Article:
Julie Robinson

Julie Robinson Belafonte, Renowned Dancer, Actress, and Activist, Passes Away at 95

Julie Robinson Belafonte was born on September 14, 1928 in Washington Heights, Manhattan to parents with Russian Jewish roots. Growing up in an ethnically diverse neighborhood in the 1940s, Julie Robinson was exposed to different cultures from a young age. She attended the High School of Music and Art but dropped out at age 16 after winning a scholarship to the prestigious Katherine Dunham School of Dance.

Julie Robinson A Rising Star in the Dance World

At the Katherine Dunham School, Julie Robinson quickly proved herself to be a talented dancer. She worked her way up to becoming a student teacher, even teaching such luminaries as Marlon Brando and Alvin Ailey.

When the school’s renowned dance company had an opening in the mid-1940s, Julie Robinson boldly auditioned and was selected as the company’s first white member. As she recalled later in life, “I knew I was a good dancer.”

For the next seven years, Julie toured the world with the Dunham dancers, rooming with future star Eartha Kitt. Despite facing racism, with hotels sometimes refusing to accommodate the interracial dance troupe, Julie stood in solidarity with her Black colleagues.

She insisted on staying wherever the other dancers stayed. It was through this experience that Julie Robinson gained exposure to different cultures and a passion for social justice.

Fateful Hollywood Encounters

In the early 1950s, Julie found herself performing in Hollywood. She helped choreograph dance sequences in films and landed a few minor acting roles. It was on the set of the 1954 musical film “Carmen Jones” that Julie met singer and activist Harry Belafonte, who was introduced to her by actor Marlon Brando. The two began a romance, with Julie Robinson recalling being “in love” with Belafonte.

At the time, Belafonte was still married to his first wife, Marguerite. But he and Julie continued their relationship, resulting in Julie Robinson becoming pregnant in 1957. Belafonte quickly divorced Marguerite and married the 28-year old Julie Robinson just eight days later in Mexico.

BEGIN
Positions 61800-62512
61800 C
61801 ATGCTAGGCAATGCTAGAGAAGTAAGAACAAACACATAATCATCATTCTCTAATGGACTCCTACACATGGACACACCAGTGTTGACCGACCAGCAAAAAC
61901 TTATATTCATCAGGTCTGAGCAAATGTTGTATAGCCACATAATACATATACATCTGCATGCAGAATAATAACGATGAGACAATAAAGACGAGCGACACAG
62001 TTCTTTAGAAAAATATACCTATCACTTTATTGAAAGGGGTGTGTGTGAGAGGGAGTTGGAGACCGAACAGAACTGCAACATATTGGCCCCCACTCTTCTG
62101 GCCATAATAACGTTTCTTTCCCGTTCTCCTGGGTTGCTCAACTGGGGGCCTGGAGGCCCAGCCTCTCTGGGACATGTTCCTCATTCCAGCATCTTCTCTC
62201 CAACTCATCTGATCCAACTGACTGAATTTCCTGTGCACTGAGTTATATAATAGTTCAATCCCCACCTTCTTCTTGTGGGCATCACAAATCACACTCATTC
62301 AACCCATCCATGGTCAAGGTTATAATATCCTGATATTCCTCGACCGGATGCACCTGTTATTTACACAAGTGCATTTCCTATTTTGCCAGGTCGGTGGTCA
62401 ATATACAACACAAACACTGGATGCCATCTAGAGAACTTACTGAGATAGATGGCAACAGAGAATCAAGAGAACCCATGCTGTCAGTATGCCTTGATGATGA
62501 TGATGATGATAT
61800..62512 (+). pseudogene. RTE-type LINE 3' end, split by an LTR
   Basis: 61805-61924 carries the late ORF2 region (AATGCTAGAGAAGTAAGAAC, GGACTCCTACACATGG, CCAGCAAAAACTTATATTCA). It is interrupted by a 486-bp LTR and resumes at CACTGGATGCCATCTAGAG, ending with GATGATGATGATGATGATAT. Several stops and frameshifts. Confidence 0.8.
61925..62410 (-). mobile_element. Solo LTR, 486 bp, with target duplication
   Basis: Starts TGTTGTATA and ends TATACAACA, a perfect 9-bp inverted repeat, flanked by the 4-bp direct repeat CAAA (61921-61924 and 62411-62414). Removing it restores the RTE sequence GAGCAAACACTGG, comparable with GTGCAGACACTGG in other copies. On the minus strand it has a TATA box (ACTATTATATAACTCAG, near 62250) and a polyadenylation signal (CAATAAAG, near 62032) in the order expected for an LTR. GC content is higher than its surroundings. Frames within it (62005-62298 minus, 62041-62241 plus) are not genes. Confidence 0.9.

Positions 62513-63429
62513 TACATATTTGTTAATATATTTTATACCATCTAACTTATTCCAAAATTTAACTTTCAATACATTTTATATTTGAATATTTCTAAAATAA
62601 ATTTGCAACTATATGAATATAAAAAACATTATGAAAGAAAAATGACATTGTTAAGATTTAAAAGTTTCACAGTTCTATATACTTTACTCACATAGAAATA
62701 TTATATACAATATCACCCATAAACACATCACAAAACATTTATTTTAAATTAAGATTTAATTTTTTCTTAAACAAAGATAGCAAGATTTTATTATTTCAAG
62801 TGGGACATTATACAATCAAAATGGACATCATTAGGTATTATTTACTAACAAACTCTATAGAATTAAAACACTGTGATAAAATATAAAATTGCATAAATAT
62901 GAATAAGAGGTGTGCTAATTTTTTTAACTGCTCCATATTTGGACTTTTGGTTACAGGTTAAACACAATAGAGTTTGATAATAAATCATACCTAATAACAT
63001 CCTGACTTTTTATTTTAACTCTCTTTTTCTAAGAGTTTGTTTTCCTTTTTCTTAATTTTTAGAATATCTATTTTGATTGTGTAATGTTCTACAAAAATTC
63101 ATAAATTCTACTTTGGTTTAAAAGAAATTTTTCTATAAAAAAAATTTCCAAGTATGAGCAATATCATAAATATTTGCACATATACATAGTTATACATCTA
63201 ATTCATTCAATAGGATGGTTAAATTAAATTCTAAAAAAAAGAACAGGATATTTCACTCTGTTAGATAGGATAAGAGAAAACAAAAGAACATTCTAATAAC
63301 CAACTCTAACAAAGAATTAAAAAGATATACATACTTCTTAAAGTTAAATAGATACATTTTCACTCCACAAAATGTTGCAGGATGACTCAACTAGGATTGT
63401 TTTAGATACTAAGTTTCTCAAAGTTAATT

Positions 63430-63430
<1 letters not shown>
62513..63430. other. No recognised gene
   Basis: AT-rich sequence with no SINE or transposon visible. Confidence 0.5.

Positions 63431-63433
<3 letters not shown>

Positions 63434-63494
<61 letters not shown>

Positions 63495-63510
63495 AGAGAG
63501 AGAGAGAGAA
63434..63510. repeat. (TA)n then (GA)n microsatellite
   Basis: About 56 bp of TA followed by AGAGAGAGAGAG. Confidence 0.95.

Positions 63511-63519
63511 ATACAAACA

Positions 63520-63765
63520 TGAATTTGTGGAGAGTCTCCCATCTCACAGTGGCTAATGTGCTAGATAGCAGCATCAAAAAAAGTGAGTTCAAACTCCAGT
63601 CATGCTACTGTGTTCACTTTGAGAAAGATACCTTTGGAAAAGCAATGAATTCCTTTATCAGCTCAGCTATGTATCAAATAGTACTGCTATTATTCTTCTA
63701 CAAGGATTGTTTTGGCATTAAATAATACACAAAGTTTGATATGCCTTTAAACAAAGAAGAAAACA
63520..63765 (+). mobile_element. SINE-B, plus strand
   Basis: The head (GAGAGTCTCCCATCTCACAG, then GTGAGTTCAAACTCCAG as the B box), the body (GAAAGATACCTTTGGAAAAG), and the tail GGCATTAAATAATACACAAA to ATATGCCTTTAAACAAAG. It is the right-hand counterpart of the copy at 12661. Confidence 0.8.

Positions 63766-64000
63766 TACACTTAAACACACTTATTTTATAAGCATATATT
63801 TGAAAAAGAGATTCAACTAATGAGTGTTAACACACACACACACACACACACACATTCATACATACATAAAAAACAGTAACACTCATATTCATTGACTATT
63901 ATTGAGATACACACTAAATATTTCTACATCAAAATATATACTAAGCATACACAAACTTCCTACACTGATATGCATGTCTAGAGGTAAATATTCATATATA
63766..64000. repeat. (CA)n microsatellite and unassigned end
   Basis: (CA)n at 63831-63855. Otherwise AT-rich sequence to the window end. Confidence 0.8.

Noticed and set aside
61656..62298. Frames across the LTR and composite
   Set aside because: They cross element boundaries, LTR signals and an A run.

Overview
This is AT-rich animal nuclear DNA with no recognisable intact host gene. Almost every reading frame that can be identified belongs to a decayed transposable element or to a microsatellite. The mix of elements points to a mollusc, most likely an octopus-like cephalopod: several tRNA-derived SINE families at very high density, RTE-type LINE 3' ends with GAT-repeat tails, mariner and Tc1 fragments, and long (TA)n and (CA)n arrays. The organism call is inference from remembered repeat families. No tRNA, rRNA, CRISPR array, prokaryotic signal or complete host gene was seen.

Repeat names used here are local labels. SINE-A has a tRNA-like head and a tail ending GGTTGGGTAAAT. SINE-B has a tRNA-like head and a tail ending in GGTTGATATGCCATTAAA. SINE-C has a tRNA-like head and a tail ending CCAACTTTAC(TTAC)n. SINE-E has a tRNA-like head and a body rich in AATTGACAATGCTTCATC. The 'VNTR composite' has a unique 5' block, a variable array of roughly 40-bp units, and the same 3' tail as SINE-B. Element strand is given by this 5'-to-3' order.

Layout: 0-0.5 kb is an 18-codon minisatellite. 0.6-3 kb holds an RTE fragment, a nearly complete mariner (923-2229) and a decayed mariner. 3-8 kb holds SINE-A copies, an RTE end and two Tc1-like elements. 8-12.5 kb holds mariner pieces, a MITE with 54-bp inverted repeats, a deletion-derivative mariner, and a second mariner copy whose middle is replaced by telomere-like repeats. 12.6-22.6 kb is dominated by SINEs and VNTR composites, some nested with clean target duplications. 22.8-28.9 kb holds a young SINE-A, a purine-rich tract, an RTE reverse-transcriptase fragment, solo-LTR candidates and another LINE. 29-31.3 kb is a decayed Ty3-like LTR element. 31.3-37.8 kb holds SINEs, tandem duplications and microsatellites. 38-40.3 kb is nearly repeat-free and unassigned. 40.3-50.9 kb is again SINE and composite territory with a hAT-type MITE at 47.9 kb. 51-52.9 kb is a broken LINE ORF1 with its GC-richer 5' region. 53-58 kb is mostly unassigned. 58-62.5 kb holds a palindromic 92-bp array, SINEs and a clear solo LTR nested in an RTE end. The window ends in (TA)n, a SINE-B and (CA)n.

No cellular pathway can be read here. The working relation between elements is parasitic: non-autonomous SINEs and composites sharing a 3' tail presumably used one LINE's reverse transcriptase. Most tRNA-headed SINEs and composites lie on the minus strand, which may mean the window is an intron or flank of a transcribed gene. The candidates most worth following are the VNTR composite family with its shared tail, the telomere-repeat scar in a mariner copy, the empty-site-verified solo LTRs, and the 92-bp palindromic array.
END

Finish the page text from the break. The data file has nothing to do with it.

Their interracial marriage shocked many at the time, when such unions were still illegal in over half of U.S. states.

Fighting for Civil Rights Through Their Marriage

The Belafontes faced harsh backlash, especially from those in the Black community who saw Belafonte “abandoning” his race by marrying a white woman. To defend their love, Harry wrote an essay in Ebony magazine stating that he married Julie Robinson due to love, not integration. Meanwhile, when their first child David was born, Julie Robinson endured hate mail and racial abuse.

However, the Belafontes remained undeterred. They traveled the world with their growing family as Harry’s music career took off. Simply being seen in public together helped normalize interracial relationships.

Behind the scenes, Julie fully supported Harry’s civil rights work. She helped plan fundraisers and events to support leaders like Dr. Martin Luther King Jr. Meanwhile, Julie found her own causes like co-founding SNCC’s women’s division.

At the 1965 Selma march, it was Julie Robinson who insisted regular Selma residents be at the front, ahead of celebrities. She was a trusted advisor to King as well as foreign leaders like Nelson Mandela and Fidel Castro.

Julie Robinson took the reigns as a leader in her own right, organizing a 1968 women’s march against Vietnam with Coretta Scott King. Through it all, she and Harry presented a united front for 50 years of marriage as one of America’s first openly interracial power couples.

A Life Well Lived

Later in life after divorcing Belafonte in 2007, Julie Robinson retained a lower public profile. However, she remained active with documentaries celebrating African and Caribbean cultures.

Following the death of her step-children’s mother Marguerite Mazique in 1998, Julie assumed the maternal role for Belafonte’s entire family, which she had hosted and supported for decades.

As her son David Belafonte recalled, Julie Robinson “created an atmosphere of diversity” in their home. She welcomed all people and helped weave together their expansive family of backgrounds. 

Even in her 90s,Julie Robinson lived passionately and purposefully, leaving behind a remarkable legacy of activism, artistry, and most of all – love. Her inspiring seven-decade long story showed the world that relationships can transcend societal boundaries given commitment to equality. Julie Robinson truly helped change hearts and minds, paving the way for a more just society.

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